Library Categories


Corn after corn changes rootworm game

The outbreak of failures to control rootworm in fields planted to corn that get its genetic tolerance from a certain trait, the Cry3Bb1 event, has farmers everywhere asking questions. Farmers who grow corn after corn are especially concerned.

Reports from Western states, where rootworm feeding on the supposedly genetically protected corn is most prevalent, say it’s most common to find the problem in fields that have been in corn for a long time.

Here’s a farmer’s question, answered by agronomists who are Certified Crop Advisers: I have one farm where I have grown corn after corn for five years and will be growing corn there this year. Should I do anything different this year because of the unfolding rootworm control issue?

Key Points

Rotate rootworm traits in continuous corn situations.

Soil insecticides may provide a second mode of action in some cases.

Reconsider plans and rotate out of corn, if possible.

“Selection pressure is greater in corn-after-corn acres, so your concern is warranted,” says Andy Like, agronomist with Daylight Farm Service, Daylight. “If you have not been rotating rootworm traits, that would be my first suggestion to avoid a potential resistance problem.

“Monitor the performance of your rootworm-traited corn going forward. If a resistance problem shows up on your farm, it will likely be on continuous corn acres.”

Scout closely

Dan Ritter, Extension ag educator in Newton County, believes scouting is key. “This is a farm I would scout closely, as a corn-on-corn situation can encourage larger populations of corn rootworms, especially after corn five years in a row,” Ritter says. “It would be great if you could rotate to soybeans. If you’re committed to corn in this field, evaluate using a different technology or perhaps using a granular insecticide.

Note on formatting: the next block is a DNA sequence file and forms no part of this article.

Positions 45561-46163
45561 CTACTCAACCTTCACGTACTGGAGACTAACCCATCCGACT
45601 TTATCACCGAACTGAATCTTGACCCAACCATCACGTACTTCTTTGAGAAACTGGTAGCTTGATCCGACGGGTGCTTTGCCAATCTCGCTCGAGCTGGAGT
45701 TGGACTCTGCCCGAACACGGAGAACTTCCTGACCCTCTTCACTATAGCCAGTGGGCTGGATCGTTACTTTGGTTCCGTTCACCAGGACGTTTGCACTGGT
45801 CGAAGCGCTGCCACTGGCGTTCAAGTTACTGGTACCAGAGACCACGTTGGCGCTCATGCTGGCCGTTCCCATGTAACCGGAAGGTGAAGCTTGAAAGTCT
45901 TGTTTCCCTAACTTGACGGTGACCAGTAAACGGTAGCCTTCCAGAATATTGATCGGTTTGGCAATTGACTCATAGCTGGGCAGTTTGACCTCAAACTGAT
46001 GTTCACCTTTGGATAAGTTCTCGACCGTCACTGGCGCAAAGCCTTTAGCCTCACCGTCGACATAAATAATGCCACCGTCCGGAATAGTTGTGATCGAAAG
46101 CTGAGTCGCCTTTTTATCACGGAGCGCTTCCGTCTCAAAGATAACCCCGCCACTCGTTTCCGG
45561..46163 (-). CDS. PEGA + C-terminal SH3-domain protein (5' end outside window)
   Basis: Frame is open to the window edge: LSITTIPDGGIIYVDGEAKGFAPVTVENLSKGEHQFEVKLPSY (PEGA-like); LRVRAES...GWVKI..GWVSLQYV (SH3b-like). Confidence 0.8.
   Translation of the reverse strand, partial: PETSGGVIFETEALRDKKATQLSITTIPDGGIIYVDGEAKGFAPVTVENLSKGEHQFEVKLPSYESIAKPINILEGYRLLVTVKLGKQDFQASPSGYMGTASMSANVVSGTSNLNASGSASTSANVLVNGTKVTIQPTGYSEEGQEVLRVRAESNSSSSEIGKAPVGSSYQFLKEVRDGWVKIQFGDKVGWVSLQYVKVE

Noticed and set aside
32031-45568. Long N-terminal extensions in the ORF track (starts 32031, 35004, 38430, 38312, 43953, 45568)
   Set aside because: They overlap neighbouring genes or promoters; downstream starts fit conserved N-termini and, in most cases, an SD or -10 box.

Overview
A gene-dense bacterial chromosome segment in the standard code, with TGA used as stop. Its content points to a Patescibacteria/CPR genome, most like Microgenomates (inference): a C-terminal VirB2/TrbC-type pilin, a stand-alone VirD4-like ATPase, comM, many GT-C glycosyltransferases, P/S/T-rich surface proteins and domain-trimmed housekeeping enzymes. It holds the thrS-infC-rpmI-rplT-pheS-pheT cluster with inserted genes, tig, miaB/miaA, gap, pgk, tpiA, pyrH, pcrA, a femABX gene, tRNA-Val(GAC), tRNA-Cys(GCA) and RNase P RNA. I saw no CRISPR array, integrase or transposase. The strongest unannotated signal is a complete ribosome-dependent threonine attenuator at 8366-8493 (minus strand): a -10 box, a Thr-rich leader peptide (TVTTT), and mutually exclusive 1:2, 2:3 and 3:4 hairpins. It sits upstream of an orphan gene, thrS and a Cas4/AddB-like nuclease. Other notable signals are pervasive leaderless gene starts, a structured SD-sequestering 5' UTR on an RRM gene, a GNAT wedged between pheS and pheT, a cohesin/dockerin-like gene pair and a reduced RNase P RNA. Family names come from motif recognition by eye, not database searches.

“Long-term continuous corn using the same Bt [event] is how some of the problems you’ve heard of got started,” he adds.

To Traci Bultemeier, it’s all about refuge. “Refuge, refuge, refuge — that’s the key,” she says. Bultemeier is an account manager for Pioneer Hi-Bred International Inc., based in Fort Wayne.

“Genetic control of corn rootworm will likely provide the best response in the event that you have a rootworm infestation,” she says.

Switch traits

Like Ritter, Bultemeier believes the smart money for this field may be on switching traits, especially if the farmer has been using the same one for five years. Some believe a second mode of action can help provide better control. This second mode of action can be provided by additional genetic traits, higher rates of seed treatment (insecticide) or soil-applied insecticide.

“In those areas that experience heavy corn rootworm feeding each year, a soil-applied insecticide may have merit, especially when it comes to control of secondary pests,” Bultemeier says.

“Regardless of your decision on corn rootworm trait package or soil insecticide additions, refuge requirements still need to be followed properly on traited acres. Doing so will assist you in being able to continue using traits effectively.”


Scout, rotate, refuge: This trio of recommendations from agronomists applies if you’ve already grown corn in a field for several years, even if you would rather plant corn there again.

This article published in the March, 2012 edition of INDIANA PRAIRIE FARMER.

All rights reserved. Copyright Farm Progress Cos. 2012.